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NewYork-Presbyterian/Weill Cornell Medical Center - Center for Advanced Digestive Care

Obstructive Jaundice

Jaundice is a yellow color of the skin, mucus membranes, or eyes. The yellow coloring comes from bilirubin, a byproduct of old red blood cells. Jaundice can be a symptom of other health problems, including:

  • Ampullary cancer
  • Cholangitis (infection of the bile duct)
  • Bile duct cancer
  • Biliary stricture (an abnormal narrowing of the bile duct)
  • Biliary stones (choledocholithiasis, the presence of a gallstone in the common bile duct)
  • Biliary changes after liver transplant (such as bile leaks)
  • Gallstones
  • Pancreatic duct obstructions
  • Pancreatitis

In the case obstructive jaundice, the symptoms develop because of a narrowed or blocked bile duct or pancreatic duct, preventing the normal drainage of bile.

Specialists at the Center for Advanced Digestive Care (CADC) at NewYork-Presbyterian/Weill Cornell Medical Center are experienced in diagnosing and treating the causes of obstructive jaundice. They use a multidisciplinary approach and tailor treatment to the needs of each patient.

What Causes Jaundice?

The following tests may be performed by the CADC's Advanced Interventional Endoscopy Team to diagnose the cause of jaundice:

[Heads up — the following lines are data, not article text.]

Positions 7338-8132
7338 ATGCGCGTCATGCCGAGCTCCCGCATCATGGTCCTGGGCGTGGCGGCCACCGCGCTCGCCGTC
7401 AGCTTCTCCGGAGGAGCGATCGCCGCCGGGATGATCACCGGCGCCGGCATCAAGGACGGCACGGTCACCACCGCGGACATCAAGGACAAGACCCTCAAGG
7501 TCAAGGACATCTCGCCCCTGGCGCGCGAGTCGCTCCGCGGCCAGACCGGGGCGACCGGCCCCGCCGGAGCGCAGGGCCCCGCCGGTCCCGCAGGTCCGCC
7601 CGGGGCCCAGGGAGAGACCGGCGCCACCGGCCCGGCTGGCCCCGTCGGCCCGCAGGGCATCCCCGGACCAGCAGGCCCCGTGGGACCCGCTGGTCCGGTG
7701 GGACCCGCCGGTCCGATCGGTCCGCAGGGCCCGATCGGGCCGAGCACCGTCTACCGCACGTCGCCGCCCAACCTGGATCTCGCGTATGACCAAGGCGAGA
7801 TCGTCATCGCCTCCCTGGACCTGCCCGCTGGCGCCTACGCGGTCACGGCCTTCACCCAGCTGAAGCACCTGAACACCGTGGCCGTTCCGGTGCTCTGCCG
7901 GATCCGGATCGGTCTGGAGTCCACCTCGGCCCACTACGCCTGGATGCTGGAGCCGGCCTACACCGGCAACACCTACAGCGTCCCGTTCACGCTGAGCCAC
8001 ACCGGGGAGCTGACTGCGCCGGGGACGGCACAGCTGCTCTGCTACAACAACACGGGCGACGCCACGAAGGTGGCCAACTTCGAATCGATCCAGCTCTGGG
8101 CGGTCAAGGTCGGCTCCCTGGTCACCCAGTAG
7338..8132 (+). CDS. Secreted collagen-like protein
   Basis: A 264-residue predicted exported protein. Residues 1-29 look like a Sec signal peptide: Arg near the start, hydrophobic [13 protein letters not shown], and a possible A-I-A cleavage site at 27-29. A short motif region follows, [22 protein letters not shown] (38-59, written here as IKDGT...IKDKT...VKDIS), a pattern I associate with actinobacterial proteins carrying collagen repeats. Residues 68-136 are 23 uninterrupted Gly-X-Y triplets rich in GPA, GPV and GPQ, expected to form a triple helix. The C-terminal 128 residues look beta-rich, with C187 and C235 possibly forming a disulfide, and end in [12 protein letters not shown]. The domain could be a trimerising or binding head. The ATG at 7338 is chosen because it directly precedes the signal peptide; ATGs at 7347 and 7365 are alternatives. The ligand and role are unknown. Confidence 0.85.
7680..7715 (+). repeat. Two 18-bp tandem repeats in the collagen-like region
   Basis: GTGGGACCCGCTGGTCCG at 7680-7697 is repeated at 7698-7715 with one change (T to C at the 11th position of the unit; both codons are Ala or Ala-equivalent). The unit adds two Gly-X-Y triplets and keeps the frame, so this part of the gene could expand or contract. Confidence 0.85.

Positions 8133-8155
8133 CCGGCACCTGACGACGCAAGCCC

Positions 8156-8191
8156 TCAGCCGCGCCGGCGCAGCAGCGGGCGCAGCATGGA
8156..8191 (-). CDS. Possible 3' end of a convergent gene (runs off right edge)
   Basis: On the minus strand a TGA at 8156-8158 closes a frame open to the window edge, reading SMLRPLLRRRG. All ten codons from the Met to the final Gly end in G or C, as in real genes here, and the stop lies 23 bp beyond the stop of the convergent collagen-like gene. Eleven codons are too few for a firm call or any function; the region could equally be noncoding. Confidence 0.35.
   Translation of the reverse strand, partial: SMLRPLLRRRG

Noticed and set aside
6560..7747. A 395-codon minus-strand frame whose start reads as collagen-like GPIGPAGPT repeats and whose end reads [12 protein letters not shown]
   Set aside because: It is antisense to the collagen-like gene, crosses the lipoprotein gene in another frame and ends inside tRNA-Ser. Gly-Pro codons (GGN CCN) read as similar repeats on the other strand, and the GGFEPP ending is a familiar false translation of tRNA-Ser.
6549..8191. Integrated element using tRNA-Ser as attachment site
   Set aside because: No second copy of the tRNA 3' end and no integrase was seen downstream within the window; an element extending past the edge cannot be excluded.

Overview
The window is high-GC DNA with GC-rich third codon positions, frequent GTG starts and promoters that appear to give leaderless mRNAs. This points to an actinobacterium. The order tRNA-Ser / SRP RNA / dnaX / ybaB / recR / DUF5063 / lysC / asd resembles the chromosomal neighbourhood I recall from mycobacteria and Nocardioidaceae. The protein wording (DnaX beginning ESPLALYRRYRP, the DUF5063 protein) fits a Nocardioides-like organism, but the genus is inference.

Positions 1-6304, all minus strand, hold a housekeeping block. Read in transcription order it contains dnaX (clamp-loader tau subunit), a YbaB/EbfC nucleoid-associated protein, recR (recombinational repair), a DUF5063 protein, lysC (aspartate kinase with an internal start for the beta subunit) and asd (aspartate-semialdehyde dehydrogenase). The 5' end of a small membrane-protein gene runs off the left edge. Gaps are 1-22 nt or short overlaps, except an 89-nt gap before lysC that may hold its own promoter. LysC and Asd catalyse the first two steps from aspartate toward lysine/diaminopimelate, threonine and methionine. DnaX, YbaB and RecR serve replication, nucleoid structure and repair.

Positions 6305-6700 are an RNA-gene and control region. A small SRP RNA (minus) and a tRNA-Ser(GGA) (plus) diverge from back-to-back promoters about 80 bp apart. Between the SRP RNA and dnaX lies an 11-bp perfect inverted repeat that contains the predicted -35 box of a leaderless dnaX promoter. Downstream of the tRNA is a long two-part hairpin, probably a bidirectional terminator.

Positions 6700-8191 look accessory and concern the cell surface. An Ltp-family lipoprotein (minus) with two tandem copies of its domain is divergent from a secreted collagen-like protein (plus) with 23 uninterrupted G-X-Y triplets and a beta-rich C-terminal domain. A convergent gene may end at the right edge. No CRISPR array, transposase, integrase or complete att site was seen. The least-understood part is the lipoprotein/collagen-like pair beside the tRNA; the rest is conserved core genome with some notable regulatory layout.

• Imaging tests such as CT scanning and magnetic resonance imaging
  • Endoscopic retrograde cholangiopancreatography (ERCP)
  • Endoscopic ultrasound (EUS)
  • Choledochoscopy
  • Probe-based confocal endomicroscopy
  • Narrow band imaging of the bile duct

To learn more about these procedures, visit the Advanced Interventional Endoscopy page.

Treatment of Obstructive Jaundice

The treatment of obstructive jaundice depends on its cause. Clogged or narrowed bile or pancreatic ducts may be relieved by inserting a stent using ERCP. The CADC's interventional endoscopy specialists are experts in performing ERCP, EUS, EUS-guided ERCP, and other EUS-guided procedures.

Bile duct cancer can be treated with photodynamic therapy (PDT) or radiofrequency ablation (RFA) before placing a stent, while pancreatic cancer can be treated by RFA and stenting. Cancers may require more extensive surgery; some patients receive chemotherapy and/or radiation therapy.

How can I make an appointment to see an advanced endoscopist?

At the CADC, specialists in gastrointestinal endoscopy, radiology, and surgery work together as an interdisciplinary team to provide each patient with coordinated, advanced, and individualized care. Please contact our Advanced Interventional Endoscopy team to discuss your case.